Reports & Papers
This 20-page paper analyses the role businesspersons have been playing in displacement and HLP rights abuses, and its impact on the Danish programme, in particular in the thematic area of “Peacebuilding and Justice”.
This 14-page paper goes into the intentional changes to law and policy regarding property rights during the war has led to asset losses for members of groups opposed to the government and created a barrier to property restitution and the return of these groups.
This 20-page paper presents a case study of the housing, land and property (HLP) situation for local and displaced persons in the Syrian region of Afrin since the Turkish-led ‘Operation Olive Branch’ was launched in January 2018.
This short paper discusses the restitution of property as the cornerstone of any post-conflict agreement in Syria. While this will be a complex exercise, argues the author, adherence to the UN’s Principles on Housing and Property Restitution for Refugees and Displaced Persons (Pinheiro) Principles is set to be critical.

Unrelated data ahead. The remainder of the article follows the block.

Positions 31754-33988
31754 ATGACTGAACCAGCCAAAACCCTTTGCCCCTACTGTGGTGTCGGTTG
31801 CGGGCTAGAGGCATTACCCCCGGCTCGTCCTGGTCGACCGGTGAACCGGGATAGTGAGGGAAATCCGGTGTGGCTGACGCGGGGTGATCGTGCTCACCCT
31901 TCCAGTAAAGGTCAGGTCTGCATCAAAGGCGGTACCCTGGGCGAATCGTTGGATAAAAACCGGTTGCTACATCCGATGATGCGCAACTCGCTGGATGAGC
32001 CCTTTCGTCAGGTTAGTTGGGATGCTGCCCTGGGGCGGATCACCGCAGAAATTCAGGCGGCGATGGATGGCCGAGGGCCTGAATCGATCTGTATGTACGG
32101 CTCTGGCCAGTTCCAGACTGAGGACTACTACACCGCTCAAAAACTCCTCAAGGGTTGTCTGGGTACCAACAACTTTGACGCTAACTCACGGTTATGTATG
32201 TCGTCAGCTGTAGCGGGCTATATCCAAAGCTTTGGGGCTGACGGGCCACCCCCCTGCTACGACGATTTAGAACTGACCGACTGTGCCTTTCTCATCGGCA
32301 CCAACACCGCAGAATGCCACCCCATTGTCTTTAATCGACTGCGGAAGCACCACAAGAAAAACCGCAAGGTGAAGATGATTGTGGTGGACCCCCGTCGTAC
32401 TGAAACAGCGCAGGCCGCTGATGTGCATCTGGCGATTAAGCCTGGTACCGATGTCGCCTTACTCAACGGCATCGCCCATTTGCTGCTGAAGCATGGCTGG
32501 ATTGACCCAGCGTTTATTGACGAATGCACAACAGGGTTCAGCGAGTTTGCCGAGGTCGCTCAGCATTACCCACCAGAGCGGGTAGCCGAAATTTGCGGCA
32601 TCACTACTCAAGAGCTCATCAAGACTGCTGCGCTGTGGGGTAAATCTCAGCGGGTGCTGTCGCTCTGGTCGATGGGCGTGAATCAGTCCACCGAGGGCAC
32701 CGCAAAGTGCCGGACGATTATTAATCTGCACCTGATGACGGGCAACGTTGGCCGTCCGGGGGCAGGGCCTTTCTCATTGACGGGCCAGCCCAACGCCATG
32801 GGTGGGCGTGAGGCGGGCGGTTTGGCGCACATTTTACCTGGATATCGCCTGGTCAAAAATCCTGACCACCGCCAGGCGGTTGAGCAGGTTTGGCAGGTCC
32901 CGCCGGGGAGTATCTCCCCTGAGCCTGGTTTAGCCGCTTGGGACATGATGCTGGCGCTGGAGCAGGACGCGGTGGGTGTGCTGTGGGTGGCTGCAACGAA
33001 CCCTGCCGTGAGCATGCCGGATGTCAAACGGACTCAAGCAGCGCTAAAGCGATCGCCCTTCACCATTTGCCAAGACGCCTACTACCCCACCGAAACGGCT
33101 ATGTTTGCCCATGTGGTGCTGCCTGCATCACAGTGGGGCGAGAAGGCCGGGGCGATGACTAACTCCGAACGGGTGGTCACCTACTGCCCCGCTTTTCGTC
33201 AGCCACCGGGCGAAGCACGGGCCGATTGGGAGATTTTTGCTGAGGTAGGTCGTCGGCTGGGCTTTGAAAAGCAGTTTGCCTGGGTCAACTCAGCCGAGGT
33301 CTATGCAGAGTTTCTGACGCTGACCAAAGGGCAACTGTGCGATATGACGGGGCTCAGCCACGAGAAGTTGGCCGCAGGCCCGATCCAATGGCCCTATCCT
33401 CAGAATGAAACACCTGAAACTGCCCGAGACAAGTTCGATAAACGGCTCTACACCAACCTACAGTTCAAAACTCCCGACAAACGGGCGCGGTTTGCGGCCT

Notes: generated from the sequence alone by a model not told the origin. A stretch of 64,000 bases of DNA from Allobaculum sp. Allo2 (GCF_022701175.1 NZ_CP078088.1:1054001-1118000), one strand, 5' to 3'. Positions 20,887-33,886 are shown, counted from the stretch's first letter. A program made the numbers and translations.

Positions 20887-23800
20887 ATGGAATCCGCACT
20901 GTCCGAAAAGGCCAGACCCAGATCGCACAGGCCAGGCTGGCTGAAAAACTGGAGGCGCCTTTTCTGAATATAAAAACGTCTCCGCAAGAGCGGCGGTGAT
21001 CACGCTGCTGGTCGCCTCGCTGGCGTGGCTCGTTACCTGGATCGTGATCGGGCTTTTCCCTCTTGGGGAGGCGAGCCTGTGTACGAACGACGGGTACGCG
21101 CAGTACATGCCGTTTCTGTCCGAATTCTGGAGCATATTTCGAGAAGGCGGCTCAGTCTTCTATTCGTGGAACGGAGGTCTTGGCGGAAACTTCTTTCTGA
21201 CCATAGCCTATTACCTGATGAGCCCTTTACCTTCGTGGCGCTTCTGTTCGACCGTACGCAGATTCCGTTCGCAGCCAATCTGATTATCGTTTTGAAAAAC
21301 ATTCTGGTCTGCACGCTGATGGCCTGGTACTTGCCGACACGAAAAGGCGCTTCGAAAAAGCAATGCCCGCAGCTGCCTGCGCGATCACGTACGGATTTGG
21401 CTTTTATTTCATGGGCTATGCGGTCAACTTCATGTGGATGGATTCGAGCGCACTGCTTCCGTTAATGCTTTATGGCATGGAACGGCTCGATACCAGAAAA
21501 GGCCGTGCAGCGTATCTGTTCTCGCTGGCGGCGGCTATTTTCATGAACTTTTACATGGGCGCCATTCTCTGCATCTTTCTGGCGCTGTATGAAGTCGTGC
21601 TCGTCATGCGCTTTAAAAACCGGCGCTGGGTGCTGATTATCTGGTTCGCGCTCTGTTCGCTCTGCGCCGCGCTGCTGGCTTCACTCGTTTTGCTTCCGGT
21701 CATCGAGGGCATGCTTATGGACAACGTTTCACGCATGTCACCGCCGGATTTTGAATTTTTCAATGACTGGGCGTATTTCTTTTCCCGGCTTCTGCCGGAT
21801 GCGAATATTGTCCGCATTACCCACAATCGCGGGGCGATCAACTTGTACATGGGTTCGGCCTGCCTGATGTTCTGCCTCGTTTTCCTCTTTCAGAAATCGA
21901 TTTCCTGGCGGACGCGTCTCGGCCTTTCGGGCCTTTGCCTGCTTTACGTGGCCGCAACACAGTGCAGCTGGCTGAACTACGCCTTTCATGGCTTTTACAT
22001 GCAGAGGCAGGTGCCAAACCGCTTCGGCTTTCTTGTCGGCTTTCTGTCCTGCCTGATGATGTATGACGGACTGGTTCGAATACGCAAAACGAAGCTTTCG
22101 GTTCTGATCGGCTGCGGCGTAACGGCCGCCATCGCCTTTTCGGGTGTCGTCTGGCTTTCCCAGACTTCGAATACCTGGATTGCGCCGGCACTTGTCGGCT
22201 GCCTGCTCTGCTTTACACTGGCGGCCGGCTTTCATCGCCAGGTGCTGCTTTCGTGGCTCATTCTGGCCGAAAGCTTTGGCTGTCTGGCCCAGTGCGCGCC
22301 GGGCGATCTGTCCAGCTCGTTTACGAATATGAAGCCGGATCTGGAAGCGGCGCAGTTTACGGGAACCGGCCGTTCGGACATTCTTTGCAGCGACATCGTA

This 43-page report form a series of guidelines providing a comprehensive technical standard operating procedure for shelter repair and rehabilitation programmes in Syria.
This report makes a preliminary attempt to delineate how housing, land, and property can be used to finance and support militaries, militias, and insurgencies in three conflicts, including Syria.
The Day After, an Istanbul-based Syrian organisation, has published a series of reports on housing, land and property rights issues in Syria.
This 40-page report by the Arab Reform Initiative aims at mapping and analysing the government’s approach towards informal housing.
This is a summary of a news report titled “Housing Complexes in North-Western Syria,” published by the Assistance Coordination Unit, which surveys the growing number of housing complexes in Northwest Syria.
In Syria, the average annual housing deficit reached nearly 130,000 homes in the decade preceding the 2011 conflict, according to official estimates. This represents the annual gap between the demand for housing and the supply of implemented housing units and has become a major obstacle to property rights.
As battles have subsided since 2018, real estate prices in Damascus have risen to such an extent that owning a private home in the Syrian capital has become an inaccessible luxury to most of its residents.